The Court of Appeals issued a single opinion on October 11, 2022, reversing and remanding in Alejandra Isabel Obregon v. Commonwealth of Virginia. Before you get all excited about the reversal in a criminal appeal . . . this isn't one. The style of the case is the same as the underlying criminal case at issue, but this is not an appeal of that judgment, but rather an appeal of the denial of a petition to have the record of that case expunged. Expungement is governed by Code § 19.2-392.2.
Obregon was charged with underage possession of alcohol in violation of Code § 4.1-305 and fraudulent use of another’s identification to obtain alcohol in violation of Code § 46.2-347.The Montgomery County General District Court dismissed both charges. In 2017, Obregon was arrested for leaving the scene of an accident resulting in property damage in violation of Code § 46.2-896. The Montgomery County General District Court subsequently dismissed the charge. She petitioned for thee record of these charges to be expunged, contending that they prejudiced her employability.
It would appear that these youthful indiscretions were not Obregon's brushes with the law, as she also had been charged in another jurisdiction with felony shoplifting, reduced to a misdemeanor, and a DUI charged that was nol prossed. When she applied to have the dismissed charges expunged in Montgomery County, the Commonwealth argued that these other charges and the one conviction meant that there would be no manifest injustice in not expunging the records. The court agreed, stating that Obregon had failed to prove that having the record of these charges remain would result in a manifest injustice.
Obregon filed a motion for reconsideration in which she argued that the trial court had incorrectly required Obregon to prove “actual” injustice, rather than a “reasonable possibility” of manifest injustice. The Commonwealth responded that Obregon had in the interim been charged with a new offense for domestic assault, also nolle prossed, and that this offense would remain on her record, thus showing no manifest injustice in not expunging the charges,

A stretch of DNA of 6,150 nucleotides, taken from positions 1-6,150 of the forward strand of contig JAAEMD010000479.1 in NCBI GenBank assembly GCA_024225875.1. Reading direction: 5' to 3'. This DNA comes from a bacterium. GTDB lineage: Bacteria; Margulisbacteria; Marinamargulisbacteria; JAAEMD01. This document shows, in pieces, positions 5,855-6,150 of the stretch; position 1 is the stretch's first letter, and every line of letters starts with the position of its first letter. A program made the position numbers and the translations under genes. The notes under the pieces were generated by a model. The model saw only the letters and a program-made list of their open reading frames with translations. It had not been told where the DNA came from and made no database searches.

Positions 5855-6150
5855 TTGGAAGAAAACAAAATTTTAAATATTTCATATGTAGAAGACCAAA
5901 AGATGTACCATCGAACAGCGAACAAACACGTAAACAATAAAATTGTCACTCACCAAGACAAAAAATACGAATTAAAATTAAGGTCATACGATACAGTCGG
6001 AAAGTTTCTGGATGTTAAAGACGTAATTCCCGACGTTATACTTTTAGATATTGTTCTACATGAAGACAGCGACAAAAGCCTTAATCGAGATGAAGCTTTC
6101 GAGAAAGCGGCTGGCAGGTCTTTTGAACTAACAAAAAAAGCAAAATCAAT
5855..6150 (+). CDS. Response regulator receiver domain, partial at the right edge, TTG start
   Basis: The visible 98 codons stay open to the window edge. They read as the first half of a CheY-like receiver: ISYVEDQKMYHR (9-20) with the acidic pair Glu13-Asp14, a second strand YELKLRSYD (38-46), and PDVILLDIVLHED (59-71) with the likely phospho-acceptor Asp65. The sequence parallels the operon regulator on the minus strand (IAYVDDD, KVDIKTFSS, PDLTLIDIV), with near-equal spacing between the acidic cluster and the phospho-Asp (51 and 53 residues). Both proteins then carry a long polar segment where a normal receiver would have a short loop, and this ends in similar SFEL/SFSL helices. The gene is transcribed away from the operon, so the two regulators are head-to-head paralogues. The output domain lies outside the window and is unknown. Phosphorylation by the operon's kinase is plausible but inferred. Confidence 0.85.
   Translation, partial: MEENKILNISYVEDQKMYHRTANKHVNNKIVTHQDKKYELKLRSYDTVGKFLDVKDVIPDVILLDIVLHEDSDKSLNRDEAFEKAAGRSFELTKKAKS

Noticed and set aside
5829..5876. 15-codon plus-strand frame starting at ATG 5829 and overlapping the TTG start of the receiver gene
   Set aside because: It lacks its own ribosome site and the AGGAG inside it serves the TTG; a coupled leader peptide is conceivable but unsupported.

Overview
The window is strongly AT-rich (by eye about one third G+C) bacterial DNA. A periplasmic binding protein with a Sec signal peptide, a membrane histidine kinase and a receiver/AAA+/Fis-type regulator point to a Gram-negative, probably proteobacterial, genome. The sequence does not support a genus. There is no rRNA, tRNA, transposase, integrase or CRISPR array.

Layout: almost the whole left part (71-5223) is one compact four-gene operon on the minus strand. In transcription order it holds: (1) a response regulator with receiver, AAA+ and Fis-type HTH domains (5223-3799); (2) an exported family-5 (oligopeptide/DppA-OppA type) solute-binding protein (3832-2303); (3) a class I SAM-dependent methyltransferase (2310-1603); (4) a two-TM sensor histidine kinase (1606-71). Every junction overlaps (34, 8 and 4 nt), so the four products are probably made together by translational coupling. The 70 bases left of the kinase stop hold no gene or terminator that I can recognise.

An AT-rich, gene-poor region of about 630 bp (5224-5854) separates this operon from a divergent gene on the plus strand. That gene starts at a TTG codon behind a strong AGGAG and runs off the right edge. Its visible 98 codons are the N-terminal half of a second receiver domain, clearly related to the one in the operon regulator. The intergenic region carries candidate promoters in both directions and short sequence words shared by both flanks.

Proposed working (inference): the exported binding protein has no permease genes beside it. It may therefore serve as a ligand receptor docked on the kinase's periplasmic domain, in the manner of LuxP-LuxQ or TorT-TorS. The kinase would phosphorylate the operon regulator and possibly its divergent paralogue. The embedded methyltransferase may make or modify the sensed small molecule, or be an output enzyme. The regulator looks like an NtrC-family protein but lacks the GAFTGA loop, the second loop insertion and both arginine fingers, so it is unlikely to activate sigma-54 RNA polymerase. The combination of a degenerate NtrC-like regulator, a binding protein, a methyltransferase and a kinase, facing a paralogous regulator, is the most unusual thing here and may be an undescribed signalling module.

The issue on appeal was whether the circuit court applied the correct standard by requiring Obregon to prove a manifest injustice would result if the expungement were not granted. (Helpful hint: If you have ever wondered about the correct tense to use when using "if" checkout this handy guide from the Writing Center at UNC Chapel Hill.) The Court of Appeals holds that this is no the correct standard because the statute requires that the court find that the existence of the expungable record "causes or may cause circumstances which constitute a manifest justice." It's that may that takes the court's decision from the "actual" to the merely "probable." On that basis the Court remanded the case for a reconsideration under the correct standard.
I hope that Ms. Obregon has not managed to rack up any additional charges in the meantime, and even if she has not, I rather suspect that the circuit court may find that the shoplifting conviction, which is not expungable, moots her argument that there is even a probability of a manifest injustice in not expunging her other records. That decision, as the Court of Appeals pointed out in its opinion, would be reviewed for abuse of discretion.